Getting your knee over the ball:
A huge problem that people have when shooting is that they kick the ball over the goal. This is such a horrific problem because it can mean the difference between winning or losing a game. If you kick the ball over the goal you have no chance of making it. To correct this problem simply concentrate on getting your knee over the ball. What does that mean you ask? To practice this and get the idea, stand on your left leg and point your right toe towards the ground next the front of your planted left foot. Look down and notice the position of your knee in regard to the position of where the ball would be in a shooting position. That is what NOT to do. Now slide your right foot, which is still pointed toward the ground, back towards the heel of your planted left foot. Look down! Notice how your right knee is now over the area in which a ball would normally reside when shooting. That is getting your knee over the ball. When you shoot you want to make sure that your knee is directly over the ball, keeping your shot low and also increasing the power and velocity of the shot.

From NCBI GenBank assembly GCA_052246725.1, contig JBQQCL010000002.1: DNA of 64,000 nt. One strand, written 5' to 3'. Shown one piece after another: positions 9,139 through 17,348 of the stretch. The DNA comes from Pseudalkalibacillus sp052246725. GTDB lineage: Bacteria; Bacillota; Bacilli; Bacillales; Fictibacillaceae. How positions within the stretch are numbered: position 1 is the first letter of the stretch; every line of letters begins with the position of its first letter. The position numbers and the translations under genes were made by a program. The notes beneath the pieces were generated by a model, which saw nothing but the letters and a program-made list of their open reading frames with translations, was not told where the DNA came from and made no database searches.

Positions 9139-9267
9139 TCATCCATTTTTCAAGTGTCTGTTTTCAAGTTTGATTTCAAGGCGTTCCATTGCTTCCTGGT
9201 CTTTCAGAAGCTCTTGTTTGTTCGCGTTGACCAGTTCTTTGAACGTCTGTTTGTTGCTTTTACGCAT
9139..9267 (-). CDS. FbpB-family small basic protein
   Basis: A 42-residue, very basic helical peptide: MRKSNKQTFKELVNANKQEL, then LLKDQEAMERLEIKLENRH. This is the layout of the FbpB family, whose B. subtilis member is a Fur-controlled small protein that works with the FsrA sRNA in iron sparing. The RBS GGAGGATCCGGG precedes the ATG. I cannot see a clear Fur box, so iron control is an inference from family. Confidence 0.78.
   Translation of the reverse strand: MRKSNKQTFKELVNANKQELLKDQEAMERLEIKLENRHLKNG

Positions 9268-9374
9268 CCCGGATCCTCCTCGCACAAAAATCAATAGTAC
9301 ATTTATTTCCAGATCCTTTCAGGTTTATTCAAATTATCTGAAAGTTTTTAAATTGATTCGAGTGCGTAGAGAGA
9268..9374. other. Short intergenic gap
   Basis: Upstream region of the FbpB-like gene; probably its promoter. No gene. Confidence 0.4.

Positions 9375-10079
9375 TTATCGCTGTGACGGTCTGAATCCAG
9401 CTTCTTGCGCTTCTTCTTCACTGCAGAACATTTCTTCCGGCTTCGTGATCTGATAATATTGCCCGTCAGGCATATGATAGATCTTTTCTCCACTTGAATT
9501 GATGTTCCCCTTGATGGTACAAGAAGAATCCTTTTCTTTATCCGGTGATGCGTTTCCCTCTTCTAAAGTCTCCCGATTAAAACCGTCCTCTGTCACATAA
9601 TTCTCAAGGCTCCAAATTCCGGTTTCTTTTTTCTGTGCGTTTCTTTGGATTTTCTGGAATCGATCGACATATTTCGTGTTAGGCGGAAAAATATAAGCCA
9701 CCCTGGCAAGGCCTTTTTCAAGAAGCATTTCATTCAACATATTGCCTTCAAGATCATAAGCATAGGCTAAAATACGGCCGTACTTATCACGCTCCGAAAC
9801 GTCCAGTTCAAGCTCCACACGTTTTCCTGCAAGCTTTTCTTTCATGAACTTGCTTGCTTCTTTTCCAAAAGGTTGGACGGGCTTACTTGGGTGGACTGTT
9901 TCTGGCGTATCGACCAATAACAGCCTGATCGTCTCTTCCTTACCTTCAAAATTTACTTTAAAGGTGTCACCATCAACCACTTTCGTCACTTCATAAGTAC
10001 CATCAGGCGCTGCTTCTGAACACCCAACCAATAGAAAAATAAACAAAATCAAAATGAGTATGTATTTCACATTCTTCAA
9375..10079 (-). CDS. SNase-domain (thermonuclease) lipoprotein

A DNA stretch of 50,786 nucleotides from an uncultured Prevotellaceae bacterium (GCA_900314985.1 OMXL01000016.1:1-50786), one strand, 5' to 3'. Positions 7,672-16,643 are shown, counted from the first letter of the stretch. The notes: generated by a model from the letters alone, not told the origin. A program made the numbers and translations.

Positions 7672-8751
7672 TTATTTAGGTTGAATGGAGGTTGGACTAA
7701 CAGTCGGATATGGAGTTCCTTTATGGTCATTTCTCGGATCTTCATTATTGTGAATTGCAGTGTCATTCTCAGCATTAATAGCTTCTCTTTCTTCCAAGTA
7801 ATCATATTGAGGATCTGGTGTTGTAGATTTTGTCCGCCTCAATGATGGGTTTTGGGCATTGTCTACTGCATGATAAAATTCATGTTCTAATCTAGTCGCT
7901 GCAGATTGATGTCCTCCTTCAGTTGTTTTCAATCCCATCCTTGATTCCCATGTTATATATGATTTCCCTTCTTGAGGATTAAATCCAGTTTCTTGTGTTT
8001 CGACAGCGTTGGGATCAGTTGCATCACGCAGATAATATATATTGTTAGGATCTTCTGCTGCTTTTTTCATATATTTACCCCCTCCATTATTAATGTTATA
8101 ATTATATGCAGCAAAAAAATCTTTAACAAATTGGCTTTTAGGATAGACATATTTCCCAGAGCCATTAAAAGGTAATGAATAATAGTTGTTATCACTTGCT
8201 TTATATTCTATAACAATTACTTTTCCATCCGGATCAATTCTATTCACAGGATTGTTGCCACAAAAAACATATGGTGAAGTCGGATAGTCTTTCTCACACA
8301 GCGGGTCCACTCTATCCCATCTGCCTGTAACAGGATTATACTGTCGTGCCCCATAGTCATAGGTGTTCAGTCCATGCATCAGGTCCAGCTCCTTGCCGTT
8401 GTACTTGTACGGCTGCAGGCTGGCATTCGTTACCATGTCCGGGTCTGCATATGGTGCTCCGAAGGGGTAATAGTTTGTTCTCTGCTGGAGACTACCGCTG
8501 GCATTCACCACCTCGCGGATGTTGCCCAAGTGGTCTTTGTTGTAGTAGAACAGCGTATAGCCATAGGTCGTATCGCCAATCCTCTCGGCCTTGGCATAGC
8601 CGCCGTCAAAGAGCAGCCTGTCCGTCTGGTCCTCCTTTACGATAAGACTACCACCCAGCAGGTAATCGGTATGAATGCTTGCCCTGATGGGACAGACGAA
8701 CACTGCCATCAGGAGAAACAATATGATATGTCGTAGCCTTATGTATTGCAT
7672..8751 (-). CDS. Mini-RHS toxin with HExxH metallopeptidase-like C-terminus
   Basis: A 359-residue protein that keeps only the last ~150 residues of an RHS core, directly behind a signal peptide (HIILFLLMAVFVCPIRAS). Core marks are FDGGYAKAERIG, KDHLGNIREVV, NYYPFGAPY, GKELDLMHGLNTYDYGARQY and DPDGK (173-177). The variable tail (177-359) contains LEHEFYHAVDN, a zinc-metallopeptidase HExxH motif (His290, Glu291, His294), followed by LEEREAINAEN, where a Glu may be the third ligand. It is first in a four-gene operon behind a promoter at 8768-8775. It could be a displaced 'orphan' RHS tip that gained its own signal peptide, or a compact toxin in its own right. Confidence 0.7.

The "Off" Foot:
Based on the above explanation you should recognize that the "off" (plant, support) foot must be positioned next to the ball at the moment of striking. Candidly, it is easier to get children to concentrate on the positioning of the "off" foot at the time they strike the ball than the positioning of the knee over the ball. Why? It is simply a matter of focus. The child is concentrating on the ball so they can see where to place their support foot more easily than where their knee is at one moment in time. One cannot occur without the other. If the "off" foot is planted next to the ball the knee will naturally be over the ball. The positioning of the "off" foot is probably the single most misunderstood mechanical aspect of shooting a soccer ball.
Keeping your head down: